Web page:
Sasha Kamenetska | Contributor
January 21, 2014

Improving Customer Satisfaction in Travel with APIs


As part of Mashery’s Travel Industry Spotlight our Strategy Services team has authored a series of four blogs that describe how the adoption of APIs and API Management will transform virtually every corner of this important industry. The central theme argues that improved data flow via APIs will allow each player to better control their own destiny while at the same time dramatically improving customer satisfaction.

When you look at the last few decades in technology, we have progressed in leaps and bounds: personal computers, Internet, smartphones and connected devices have all drastically changed many aspects of our lives.  The travel industry, however, lags behind in terms of technological advances and its customers are just as frustrated with the level of service as ever.

Change is happening, however.  New innovators are constantly coming into the market, just take a look at some of the participants at the recent PhoCusWright Travel Innovation Summit (Olset, Routehappy, CheckMate), but many of the large players (airlines & hotels) in the space are still lagging behind.

Suppliers (airlines and hotels) are in a tough situation – their already tight margins have been falling. The advent of online travel agencies (OTAs) such as Expedia and Travelocity have allowed for flights and hotels to be commoditized, with price becoming the most important factor in the selection process.  OTAs, and other travel booking engines, also further eat into margins by charging fees for offering up flights. 

Suppliers are now fighting back by offering travelers another option – booking directly through their own web site properties.  And although this now seems like a common practice, not so long ago it wasn’t: in 2000, booking directly on an airline website made up only 5% of all US airline revenue, while in 2008 that had grown to over 30% (The Role & Value of the Global Distribution Systems in Travel Distribution; PhoCusWright, November 2009).  This means that the booking process, which was once dominated by traditional travel agencies, is becoming more and more fragmented with an ever expanding array of choices for consumers to use: from OTAs, to suppliers, to meta-searches and niche booking engines, consumers have more choices than ever of where to book their travel.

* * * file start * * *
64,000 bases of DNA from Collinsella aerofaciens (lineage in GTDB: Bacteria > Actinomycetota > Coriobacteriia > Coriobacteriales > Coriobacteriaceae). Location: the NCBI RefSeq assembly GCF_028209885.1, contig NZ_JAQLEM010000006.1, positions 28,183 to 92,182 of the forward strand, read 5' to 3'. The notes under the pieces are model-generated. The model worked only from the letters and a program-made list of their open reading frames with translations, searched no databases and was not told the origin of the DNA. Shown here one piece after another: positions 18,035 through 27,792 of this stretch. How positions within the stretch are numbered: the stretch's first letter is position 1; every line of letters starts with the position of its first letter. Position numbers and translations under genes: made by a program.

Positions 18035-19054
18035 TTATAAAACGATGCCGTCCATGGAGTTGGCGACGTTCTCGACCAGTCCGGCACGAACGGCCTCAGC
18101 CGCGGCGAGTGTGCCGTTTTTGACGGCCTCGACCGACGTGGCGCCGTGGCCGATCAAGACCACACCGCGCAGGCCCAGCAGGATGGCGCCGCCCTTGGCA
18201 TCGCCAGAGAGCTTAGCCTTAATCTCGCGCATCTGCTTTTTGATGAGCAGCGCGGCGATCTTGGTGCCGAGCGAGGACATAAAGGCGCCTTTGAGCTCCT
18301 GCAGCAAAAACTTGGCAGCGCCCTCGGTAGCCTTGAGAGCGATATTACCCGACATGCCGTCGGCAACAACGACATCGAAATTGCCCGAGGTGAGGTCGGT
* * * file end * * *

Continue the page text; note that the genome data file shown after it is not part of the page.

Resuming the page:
All this fragmentation has contributed to an even more frustrating travel experience for the consumer. An Expedia Media Solutions study, done earlier in 2013, found that consumers made 38 visits to travel sites before booking a single trip.  Consumers are demanding technologies that make the whole travel process easier.  New apps and web experiences are popping up to enable consumers to create travel itineraries, view reviews, book travel and activities all from one place.  The consumer experience is key to being successful in travel, and more and more companies are realizing it.

But the data that would improve the consumer experience is still hard to come by.  The OTAs get their rates and availability information either through direct deals with suppliers, or through the GDSs (Global Distribution Systems) and other intermediary services (such as DerbySoft).  They have built out their own bookings engines that then work directly with suppliers back end systems to ensure reservations on consumers’ behalf.  Smaller players don’t have the time or money to build out the same systems.  To create a better a consumer experience, all players in the travel space need to open up their data and services to allow innovators to innovate. 

By opening up data and services, suppliers can focus on what they do best (fly planes, offer great places to stay), and unload the burden of creating a great customer experience around finding a flight to others.  This is where APIs and API management come in.  When suppliers open up data and services in a secure way via APIs, they can control who has access to their data and what they can do with it.  They maintain control and can drive more direct bookings through an API powered affiliate network.  Additionally, via a well-managed API program, suppliers can expose data and services to strategic partners that can help drive ancillary sales (such as seat up-grades) and allow for a more efficient and scalable development process with internal or vendor teams across all mobile platforms and devices.

The industry should take note – APIs have the ability to transform the way business is done in every part of travel.  Industry players need to make sure they are not left behind as suppliers’ start to take notice of the potential APIs offer.